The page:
Thursday, 22 March 2012

The Facts About #GrannyTax

Following George Osborne's Budget Statement yesterday, the Twittersphere has been alive with the #GrannyTax hashtag - basically alleging that the Government has levied a stealth tax on pensioners.

They haven't, but that won't stop hardline Labour headcases - including the Leader of the Opposition - from demonising the 'SAME OLD TORIES'.

What has happened is as follows.

Currently, those aged over 65 get an enhanced personal allowance for Income Tax of £9,940. Those over 75 get £10,090. This is the amount that you can be paid before you have to pay tax on the excess. The current personal allowance is £7,475. So a 65-74 year-old can expect to get a discount on their tax bill of up to £493 a year. A 75-year-old can expect a discount of up to £523 a year.

It's also important to note that, for pensioners receiving more than £24,000 a year, these additional allowances are withdrawn at a rate of 50% in addition to the Income Tax rate of 20% until they fall back to the standard personal allowance.

It is also worth bearing in mind that pensioners generally do not pay National Insurance, as it is regarded that they paid that to pay for their State Pension and the NHS. Workers do, meaning that their rates of tax are effectively higher. And National Insurance contributions don't even begin to meet the full cost of providing the State Pension and NHS, nor are they exclusively earmarked for such provision any more...

But I digress. The point is, currently pensioners pay far less tax than your average worker.

Osborne has stated the following in the Budget:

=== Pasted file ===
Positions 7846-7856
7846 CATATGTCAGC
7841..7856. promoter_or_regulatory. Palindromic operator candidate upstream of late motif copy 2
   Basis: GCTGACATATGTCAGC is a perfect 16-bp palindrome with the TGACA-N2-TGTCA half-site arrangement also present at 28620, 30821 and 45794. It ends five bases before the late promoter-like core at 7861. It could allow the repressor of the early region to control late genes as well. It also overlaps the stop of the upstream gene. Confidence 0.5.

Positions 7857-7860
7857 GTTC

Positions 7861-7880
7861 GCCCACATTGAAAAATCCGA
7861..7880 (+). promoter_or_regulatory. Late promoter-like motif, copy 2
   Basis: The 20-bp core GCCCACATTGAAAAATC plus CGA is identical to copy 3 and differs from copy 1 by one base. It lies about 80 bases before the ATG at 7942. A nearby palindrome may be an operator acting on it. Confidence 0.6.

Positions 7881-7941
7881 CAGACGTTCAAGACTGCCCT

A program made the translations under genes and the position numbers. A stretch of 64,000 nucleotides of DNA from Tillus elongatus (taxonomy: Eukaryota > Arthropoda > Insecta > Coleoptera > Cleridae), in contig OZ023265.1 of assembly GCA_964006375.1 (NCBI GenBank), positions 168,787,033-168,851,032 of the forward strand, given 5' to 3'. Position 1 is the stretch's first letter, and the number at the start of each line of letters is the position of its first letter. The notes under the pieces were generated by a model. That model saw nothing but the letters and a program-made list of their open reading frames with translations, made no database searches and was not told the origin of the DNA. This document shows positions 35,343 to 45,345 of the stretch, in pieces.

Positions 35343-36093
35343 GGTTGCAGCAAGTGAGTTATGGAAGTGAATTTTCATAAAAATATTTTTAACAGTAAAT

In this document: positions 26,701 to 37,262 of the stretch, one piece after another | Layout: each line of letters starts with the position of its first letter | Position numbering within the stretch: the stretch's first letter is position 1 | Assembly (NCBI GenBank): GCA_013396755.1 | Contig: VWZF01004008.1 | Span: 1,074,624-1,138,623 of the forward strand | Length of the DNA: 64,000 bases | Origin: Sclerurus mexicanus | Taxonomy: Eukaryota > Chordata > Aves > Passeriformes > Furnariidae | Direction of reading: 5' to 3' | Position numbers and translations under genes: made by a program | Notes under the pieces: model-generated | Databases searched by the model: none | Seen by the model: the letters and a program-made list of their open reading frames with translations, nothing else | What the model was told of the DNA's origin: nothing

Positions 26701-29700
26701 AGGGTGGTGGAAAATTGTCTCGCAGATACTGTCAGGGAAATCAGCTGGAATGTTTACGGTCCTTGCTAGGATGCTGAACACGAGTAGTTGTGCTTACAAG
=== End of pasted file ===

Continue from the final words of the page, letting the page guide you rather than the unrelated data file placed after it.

1. The 65-74 and 75+ allowances will increase in line with inflation in April 2012 as planned, to £10,500 and £10,660 respectively;
  2. From April 2013, the age allowances will be frozen and will not benefit from any further increases until they are overtaken by the standard personal allowance. Then they'll be abolished;
  3. Also from April 2013, anyone not already eligible for an age allowance won't get one, just the standard personal allowance, which will be £9,205 by then.
So, in summary:
  1.  No new tax is being introduced - some advantageous age allowances are simply being frozen while the rest of the population catches up;
  2. No one who currently has an age allowance will have one taken off them - it's just that no new ones will be granted as from April 2013;
  3. The new personal allowance is within striking distance of the age allowances, which largely compensates for the changes. The biggest possible difference is £5.60 a week, that some people will have to carry on paying instead of it being knocked off their tax bill;
  4. The Basic State Pension will increase by £5.30 a week, which will more than compensate for the change for most pensioners, reducing the maximum difference to 30p a week that some people have to carry on paying instead of getting it knocked off;
  5. The only effect is caused by fiscal drag, where tax allowances increase at a lower rate than earnings,  and therefore the tax on the value of an income increases. The freezing of the allowances amplifies the effect, but as discussed, it is very slight;
  6. Pensioners will still pay a rate of tax 12% lower than your average worker, as they will continue to be exempt from National Insurance;
  7. Once the personal allowance surpasses the age allowances, the age allowances and their associated tapered withdrawals, which produce marginal tax rates of 70%, will be abolished;
  8. Pensioners in receipt of Pension Credit do not receive enough to pay tax anyway, even on the plain vanilla personal allowance. As such, they will be completely unaffected by the change.
Of course, the policy is not beyond criticism: stopping age allowances for new claimants is a bit close to the knuckle. Freezing the allowances also falls into this category - the Chancellor could simply allow them to continue to increase in line with inflation, and let the personal allowance (which is increasing faster than inflation) overtake them naturally. If he did so, the age allowances would be abolished in 4-6 years instead of 3. But we're talking small differences here.

No pensioner will be worse off on a cash basis. Other policies the Government has announced go a long way to offsetting the effects of fiscal drag. Pensioners will still pay a lower rate of tax than almost everyone else. The poorest pensioners are completely unaffected by the change. And finally, in 3 years, a 70% tax bracket looks set to be abolished.

Granny tax my arse.